When using React, we have to keep in mind things like equal references. This can be a source of confusion for Javascript developers who aren’t used to functional concepts and increase the cost of learning React.

Redux follows this model and requires that all status updates be completed in an immutable manner. Making such a choice requires a trade-off. A common drawback in this case is that those accustomed to updating in a variable way have to write a lot of boilerplate code to update.

That’s why libraries like Immer are so popular that they allow developers to write code in a mutable form (immutable even with the underlying update).

In the new wave of “post-redux” global state management scenarios, there are also libraries, such as Valtio, that allow developers to use mutated forms of APIs.

3. “Provide a mechanism to optimize rendering.” A model that uses the UI as a state function should be simple and efficient.

However, the process of coordination when the state changes on a large scale is extremely complex. This often leads to runtime performance issues for large apps.

With this model, the global state management library needs to detect when re-rendering occurs when the state is updated, and re-render only what is necessary.

Optimizing this process is one of the biggest challenges that the state management library needs to solve.

There are two main approaches that are usually taken. The first is to allow developers to manually optimize the process.

An example of manual optimization is to subscribe to a small block of stored state through a selector function. Components that read state through this selector are only re-rendered when a particular state is updated.

The second approach is to handle this problem automatically for developers so that you don’t have to think about manual optimization.

Valtio is a sample library that uses proxy in the background to automatically track state changes and automatically manage when components are re-rendered.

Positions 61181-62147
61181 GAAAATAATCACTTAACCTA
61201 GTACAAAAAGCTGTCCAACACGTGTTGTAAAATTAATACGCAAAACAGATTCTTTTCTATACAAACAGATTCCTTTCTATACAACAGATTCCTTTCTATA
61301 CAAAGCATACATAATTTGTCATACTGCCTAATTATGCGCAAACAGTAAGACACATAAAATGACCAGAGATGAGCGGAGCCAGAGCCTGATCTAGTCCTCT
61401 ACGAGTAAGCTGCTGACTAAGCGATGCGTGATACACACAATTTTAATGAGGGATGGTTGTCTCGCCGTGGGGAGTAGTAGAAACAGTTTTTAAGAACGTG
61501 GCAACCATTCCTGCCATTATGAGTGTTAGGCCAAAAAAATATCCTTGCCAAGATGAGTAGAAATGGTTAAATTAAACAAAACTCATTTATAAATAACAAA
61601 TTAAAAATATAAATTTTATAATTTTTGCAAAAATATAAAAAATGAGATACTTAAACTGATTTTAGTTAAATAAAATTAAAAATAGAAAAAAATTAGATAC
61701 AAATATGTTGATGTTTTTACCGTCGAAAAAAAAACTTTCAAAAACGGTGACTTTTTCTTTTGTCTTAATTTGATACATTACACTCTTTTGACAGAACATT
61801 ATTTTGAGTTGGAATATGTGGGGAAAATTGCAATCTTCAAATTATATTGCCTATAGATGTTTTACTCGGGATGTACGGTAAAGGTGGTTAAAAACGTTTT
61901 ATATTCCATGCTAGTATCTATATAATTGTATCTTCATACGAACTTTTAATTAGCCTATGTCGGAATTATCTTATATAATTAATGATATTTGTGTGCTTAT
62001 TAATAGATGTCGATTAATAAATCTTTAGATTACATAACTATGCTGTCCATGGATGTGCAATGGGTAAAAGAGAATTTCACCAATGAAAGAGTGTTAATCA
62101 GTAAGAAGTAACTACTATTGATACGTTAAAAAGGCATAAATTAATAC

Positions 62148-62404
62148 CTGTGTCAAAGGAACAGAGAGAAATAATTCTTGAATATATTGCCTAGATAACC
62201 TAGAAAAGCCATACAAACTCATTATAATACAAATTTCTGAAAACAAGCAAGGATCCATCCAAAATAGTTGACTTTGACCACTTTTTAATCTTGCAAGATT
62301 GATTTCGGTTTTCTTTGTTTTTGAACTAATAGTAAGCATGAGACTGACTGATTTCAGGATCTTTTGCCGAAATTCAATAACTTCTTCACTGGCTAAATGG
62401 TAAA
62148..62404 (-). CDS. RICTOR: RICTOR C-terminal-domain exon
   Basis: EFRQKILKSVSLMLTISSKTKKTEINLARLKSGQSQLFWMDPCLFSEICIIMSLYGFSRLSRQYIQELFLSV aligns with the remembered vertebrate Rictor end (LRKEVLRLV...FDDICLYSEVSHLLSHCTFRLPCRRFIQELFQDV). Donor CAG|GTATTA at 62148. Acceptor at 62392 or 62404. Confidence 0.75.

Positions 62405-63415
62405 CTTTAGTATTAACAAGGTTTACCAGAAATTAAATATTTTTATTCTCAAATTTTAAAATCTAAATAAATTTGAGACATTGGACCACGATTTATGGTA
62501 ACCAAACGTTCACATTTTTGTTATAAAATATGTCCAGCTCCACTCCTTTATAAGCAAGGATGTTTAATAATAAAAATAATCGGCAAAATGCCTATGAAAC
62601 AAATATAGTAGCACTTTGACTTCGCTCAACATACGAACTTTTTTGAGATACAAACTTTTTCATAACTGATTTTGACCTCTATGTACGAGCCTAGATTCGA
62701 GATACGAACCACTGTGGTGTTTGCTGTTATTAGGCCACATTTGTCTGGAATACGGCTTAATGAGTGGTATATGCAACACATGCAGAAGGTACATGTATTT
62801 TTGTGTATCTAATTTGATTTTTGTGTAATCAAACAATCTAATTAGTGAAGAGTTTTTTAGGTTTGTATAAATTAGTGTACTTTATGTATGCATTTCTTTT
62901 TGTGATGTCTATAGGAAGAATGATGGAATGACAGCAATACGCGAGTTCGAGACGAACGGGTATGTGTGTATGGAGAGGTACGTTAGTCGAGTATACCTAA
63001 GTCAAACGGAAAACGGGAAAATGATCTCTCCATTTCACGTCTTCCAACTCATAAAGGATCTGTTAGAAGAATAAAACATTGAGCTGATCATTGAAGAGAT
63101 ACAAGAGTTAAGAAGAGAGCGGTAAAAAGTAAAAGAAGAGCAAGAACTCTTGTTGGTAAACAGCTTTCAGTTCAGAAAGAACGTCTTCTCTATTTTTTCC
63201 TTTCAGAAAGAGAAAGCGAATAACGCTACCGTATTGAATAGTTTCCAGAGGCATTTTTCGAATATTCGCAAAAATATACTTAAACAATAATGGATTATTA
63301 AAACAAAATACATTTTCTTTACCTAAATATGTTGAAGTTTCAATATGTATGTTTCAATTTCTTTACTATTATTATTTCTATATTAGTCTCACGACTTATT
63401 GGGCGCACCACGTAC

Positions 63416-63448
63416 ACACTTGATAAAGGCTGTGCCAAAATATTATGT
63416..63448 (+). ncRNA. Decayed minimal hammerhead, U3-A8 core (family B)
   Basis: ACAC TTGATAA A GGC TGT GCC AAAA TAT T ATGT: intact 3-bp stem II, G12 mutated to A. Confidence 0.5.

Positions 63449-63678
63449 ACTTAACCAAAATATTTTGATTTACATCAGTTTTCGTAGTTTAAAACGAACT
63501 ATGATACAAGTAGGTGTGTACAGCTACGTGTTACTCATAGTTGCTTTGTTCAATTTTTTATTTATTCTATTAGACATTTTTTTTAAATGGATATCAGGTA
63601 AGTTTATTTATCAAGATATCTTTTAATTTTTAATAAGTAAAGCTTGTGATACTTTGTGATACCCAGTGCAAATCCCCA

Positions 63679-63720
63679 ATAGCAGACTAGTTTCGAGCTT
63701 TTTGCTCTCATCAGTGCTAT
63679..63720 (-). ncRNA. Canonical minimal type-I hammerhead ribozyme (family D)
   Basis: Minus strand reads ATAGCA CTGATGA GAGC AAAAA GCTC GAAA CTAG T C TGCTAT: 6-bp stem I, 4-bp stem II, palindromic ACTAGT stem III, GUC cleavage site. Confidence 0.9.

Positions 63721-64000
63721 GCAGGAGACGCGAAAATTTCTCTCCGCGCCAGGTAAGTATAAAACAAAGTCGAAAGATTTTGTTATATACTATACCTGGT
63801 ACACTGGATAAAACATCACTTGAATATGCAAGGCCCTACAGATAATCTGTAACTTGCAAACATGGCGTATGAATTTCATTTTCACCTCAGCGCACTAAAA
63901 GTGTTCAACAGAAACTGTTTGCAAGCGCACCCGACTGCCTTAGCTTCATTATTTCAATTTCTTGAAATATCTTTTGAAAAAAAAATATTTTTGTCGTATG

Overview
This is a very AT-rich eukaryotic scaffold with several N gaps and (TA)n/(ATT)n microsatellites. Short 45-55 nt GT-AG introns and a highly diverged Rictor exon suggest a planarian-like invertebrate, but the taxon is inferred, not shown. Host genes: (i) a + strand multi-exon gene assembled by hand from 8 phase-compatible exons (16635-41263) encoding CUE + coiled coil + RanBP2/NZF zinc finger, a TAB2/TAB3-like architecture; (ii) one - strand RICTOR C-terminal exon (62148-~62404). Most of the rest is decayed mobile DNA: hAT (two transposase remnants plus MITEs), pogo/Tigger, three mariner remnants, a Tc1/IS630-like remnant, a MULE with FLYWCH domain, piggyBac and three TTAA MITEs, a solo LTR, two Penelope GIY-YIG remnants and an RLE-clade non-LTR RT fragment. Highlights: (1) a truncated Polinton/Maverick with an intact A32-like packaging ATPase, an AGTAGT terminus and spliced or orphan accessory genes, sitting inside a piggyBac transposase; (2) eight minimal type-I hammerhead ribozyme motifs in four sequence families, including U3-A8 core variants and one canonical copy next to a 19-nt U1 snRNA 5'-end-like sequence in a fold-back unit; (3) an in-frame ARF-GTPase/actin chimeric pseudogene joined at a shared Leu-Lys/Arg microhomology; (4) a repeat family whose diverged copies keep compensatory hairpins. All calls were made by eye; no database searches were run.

4. “Provide a mechanism to optimize memory usage.” For large front-end applications, a large amount of unreasonable memory management can cause problems.

Especially when users access these large applications with low-configuration devices.

Hanging to a state on the React lifecycle means that it is easier to take advantage of the automatic garbage collection mechanism when the component is unloaded.

For a library like Redux that advocates a single global state, you need to manage it yourself. Because it keeps references to the data, garbage collection is not automatic.

Similarly, using the state management library to store state outside of the React runtime means that it does not depend on any specific components and may need to be managed manually.

“More questions to solve:” In addition to the above basic problems, there are some common problems to consider when integrating with React:

1. “Compatibility with concurrent mode.” Concurrency mode allows React to “pause” and switch priorities during rendering. Previously, this process was fully synchronized.

Introducing concurrency everywhere usually leads to some edge scenes. For the state management library, if two components read a value from an external store and that value changes during rendering, the two components may read different values.

This is called “tearing.” This problem led the React team to develop a useSyncExternalStore for library creators to solve the problem.

2. “Data serialization.” It’s useful to have a fully serializable state so that you can save and restore app state from a store. Some libraries will handle this for you, while others may require some extra work from the consumer to use this capability.

3. “Loss of context.” This is a problem for applications that mix multiple react renders together. For example, you might have a colleague who uses react-dom and a library like react-three-fiber. React cannot reconcile two separate contexts.